Wednesday, July 24, 2013

Getting Profiled

Yesterday morning, I was profiled.

Yes, believe it or not, in Cat Spring, TX; population 75; after having lived here for nine years, I was still profiled.

I was in the midst of my morning workout, about half-way through my cool down, walking around the block.  A grey, Lexus SUV was driving through the neighborhood.  I recognized the vehicle.  I had seen it numerous times driving by my home.  I nearly always wave at whoever is driving.  Apparently, the driver didn't recognize me.

He slowed down to a crawl as he observed me and my behavior. 

I processed what was going on.  I knew exactly what was going on.

Our paths actually would intersect in just a few moments.  He continued driving very, very slowly toward me.  I kept walking.

I noticed the driver roll down his window--perhaps to get a better look?  As we passed one another, I raised my hand in that friendly gesture called a wave.  I said, "Good morning."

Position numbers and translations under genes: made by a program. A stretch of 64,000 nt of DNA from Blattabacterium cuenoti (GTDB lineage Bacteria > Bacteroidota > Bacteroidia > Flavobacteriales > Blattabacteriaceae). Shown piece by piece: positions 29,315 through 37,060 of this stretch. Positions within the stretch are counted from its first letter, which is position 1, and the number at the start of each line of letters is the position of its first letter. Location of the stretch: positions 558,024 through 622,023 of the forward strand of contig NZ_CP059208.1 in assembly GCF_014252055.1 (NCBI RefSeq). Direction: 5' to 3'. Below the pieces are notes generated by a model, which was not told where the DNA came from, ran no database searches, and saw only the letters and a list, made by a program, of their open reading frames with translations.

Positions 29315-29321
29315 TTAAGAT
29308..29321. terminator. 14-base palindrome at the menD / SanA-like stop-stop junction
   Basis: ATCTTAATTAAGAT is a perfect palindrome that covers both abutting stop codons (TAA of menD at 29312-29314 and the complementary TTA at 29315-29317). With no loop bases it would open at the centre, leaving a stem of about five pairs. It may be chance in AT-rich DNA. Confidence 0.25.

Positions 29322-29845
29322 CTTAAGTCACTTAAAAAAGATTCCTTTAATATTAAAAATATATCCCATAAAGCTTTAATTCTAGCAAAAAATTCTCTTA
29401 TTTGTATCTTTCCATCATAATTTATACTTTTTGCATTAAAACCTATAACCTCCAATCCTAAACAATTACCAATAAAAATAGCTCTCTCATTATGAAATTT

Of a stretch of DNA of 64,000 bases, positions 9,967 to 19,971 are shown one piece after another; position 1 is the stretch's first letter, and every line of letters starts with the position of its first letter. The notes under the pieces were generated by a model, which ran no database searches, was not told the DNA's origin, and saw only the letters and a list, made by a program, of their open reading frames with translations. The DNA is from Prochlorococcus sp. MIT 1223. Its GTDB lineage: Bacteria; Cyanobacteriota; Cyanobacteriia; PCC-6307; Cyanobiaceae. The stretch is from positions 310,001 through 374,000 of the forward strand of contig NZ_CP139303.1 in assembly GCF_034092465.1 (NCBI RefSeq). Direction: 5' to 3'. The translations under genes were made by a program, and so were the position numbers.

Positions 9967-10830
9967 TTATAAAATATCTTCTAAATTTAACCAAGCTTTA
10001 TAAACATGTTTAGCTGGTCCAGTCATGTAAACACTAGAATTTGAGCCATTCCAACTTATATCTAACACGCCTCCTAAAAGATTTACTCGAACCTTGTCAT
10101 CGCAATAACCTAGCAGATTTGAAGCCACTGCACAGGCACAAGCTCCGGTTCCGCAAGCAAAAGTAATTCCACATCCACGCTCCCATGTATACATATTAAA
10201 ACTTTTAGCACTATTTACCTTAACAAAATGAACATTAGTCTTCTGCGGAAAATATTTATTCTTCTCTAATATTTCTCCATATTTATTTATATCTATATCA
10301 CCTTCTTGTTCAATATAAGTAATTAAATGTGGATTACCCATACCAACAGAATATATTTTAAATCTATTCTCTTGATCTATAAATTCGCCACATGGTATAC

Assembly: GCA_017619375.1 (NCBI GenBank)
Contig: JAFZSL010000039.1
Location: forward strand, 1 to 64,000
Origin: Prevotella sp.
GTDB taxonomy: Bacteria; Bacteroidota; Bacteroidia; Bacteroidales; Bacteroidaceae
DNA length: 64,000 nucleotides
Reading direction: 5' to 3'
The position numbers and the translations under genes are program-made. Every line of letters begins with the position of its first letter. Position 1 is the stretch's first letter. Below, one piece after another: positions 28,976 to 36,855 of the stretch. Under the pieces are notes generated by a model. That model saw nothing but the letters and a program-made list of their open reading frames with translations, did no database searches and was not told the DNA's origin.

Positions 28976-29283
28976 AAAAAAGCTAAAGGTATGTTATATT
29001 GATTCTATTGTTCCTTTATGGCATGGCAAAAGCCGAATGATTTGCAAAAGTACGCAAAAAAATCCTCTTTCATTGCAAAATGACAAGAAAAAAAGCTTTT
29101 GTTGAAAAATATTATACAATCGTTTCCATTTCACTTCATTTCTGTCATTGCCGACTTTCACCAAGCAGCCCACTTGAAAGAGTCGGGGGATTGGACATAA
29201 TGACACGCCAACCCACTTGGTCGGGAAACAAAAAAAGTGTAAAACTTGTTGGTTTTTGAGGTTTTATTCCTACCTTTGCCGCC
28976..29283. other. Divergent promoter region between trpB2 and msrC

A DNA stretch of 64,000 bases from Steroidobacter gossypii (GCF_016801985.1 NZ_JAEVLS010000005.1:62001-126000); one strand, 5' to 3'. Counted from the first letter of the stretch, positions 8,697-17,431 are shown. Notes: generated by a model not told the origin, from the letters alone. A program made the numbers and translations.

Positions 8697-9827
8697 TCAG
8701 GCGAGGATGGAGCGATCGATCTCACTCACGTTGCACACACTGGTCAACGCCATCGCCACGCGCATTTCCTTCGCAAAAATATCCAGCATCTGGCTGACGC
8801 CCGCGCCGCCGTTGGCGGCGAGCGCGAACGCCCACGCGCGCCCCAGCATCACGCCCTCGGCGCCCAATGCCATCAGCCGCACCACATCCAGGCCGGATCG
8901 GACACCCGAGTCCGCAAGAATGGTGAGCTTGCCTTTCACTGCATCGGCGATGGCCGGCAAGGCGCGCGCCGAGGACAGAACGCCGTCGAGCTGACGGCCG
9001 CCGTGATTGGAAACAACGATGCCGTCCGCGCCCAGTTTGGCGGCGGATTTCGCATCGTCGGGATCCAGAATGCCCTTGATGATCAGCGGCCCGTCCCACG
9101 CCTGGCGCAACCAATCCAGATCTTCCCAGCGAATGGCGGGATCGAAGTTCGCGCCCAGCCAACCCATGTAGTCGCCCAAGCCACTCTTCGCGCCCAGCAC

Recognition came to his face then.  He knew who I was.  He returned the greeting, and proceeded merrily on his way.

What would cause him to profile me in such a manner--especially when he had seen me numerous times before?

Well, I wasn't exactly dressed like I normally dress.

You see, when I work out in the morning, I have some general workout attire: shorts, sleeveless shirt, socks and tennis shoes.  However, there are a couple of accessories as well.  I wear a bandanna around my head to stave off the copious amounts of sweat which begin pouring off my forehead.  I also wear a set of black workout gloves as I incorporate push ups into my routine (it's on asphalt which is murder on the bare hands).  I am sure the sight of me walking around in Cat Spring in such a manner is a bit outside the norm.

It obviously was for the driver in the grey SUV, and I don't blame him for profiling me.  He's being neighborly.  He's helping to make sure his community is safe.  He recognizes when things seem a bit out of the ordinary.

And why do you think I reacted in a friendly manner?  Would have it been appropriate for me to address him and say, "What's the deal slowing down and looking at me like that?  You got a problem?"  I surely could have, but what would that have accomplished? 

Cordiality, civility, friendliness, neighborliness.  Important attributes when living in a community together and seeking the greater good.

Just sayin'.

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